Starting your week off with a full pantry and fridge is always a good feeling. Grocery shopping on a budget, however, takes a bit of planning to perfect. Understanding the ins and outs of your local stores, how to find grocery deals, and choosing cheap, healthy meals that work for your family are well worth the challenge.
Figuring out how to grocery shop on a budget helps you with far more than meal planning. When you cut costs, you have more room in your budget for other things like bills, family outings and even reaching larger money goals. Here are 21 tips to help you get the most out of your grocery budget:
1. Set a Strict Budget and Stick to It
Ever wonder what the common food budget for one or more people is across the US? The USDA keeps track of the average grocery budget each month. The data varies by family size, the age of household members, and levels of budget plans. Though prices range per family, a general rule of thumb is to try to stick to a budget of $100 per family member per week.
Most importantly, find what grocery budget amount works within your larger budget and set this number in stone at the start of the month. This will advise everything from grocery list making, to when to seek out less expensive online options, to ideas for eating healthy on your budget.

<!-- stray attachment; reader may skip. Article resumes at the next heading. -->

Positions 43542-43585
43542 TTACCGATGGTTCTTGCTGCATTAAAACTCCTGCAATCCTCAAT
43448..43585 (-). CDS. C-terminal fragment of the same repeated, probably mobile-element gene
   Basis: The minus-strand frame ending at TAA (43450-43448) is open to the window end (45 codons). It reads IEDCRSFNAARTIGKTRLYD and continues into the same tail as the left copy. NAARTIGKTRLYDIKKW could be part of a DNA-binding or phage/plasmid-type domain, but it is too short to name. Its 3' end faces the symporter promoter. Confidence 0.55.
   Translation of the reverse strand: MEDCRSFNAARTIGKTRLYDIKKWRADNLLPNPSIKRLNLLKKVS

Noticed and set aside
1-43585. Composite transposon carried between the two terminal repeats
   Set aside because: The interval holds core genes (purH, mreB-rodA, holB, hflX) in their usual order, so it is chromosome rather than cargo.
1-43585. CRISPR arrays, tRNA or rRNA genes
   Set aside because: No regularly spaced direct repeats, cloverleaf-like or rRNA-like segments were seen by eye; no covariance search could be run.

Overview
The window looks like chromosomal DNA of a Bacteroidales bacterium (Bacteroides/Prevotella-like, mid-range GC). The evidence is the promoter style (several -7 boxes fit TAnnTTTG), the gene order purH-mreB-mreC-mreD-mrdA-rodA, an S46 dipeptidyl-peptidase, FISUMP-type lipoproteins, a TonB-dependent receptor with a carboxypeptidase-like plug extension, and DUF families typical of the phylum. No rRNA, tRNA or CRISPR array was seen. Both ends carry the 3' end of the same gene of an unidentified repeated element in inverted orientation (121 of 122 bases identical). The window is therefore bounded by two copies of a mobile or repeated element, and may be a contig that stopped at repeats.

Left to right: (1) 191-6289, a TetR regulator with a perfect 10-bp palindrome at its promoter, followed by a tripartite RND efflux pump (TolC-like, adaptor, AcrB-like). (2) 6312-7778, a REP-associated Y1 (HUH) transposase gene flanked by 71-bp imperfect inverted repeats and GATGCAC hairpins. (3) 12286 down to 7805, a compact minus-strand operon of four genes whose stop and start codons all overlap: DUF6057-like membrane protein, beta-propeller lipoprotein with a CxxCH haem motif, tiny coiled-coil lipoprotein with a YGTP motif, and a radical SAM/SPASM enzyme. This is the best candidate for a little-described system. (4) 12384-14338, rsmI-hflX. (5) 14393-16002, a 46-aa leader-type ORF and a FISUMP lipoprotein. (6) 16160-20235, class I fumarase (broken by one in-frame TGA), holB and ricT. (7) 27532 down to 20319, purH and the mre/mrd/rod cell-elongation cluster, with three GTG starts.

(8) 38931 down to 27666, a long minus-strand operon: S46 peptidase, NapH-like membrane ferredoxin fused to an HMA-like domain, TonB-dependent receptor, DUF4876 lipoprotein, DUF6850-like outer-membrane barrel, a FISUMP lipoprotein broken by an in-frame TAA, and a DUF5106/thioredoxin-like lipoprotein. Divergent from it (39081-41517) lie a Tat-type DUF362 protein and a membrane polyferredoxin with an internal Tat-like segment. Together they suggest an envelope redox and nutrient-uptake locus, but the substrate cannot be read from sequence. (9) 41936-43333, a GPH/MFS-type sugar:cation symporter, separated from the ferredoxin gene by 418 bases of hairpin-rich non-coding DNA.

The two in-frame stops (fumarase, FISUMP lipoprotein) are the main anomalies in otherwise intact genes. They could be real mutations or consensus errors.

2. Make a Shopping List Ahead of Time
Without a grocery list, it’s easy to slip into autopilot in the grocery store, especially if you’re hungry or tired from a busy week. As ideas pop up throughout the week—either for cheap healthy meals or staples that have run out—mark them on a running grocery list.
You have many options available to you for creating grocery lists. Some people prefer to write on a physical list that they keep in their purse or on their kitchen counter. Others prefer to use a refrigerator whiteboard or the “Notes” app on their phone. We suggest keeping an electronic grocery list, as it is easily accessible on-the-go, and can be shared with friends and family who may be doing some of the grocery shopping themselves.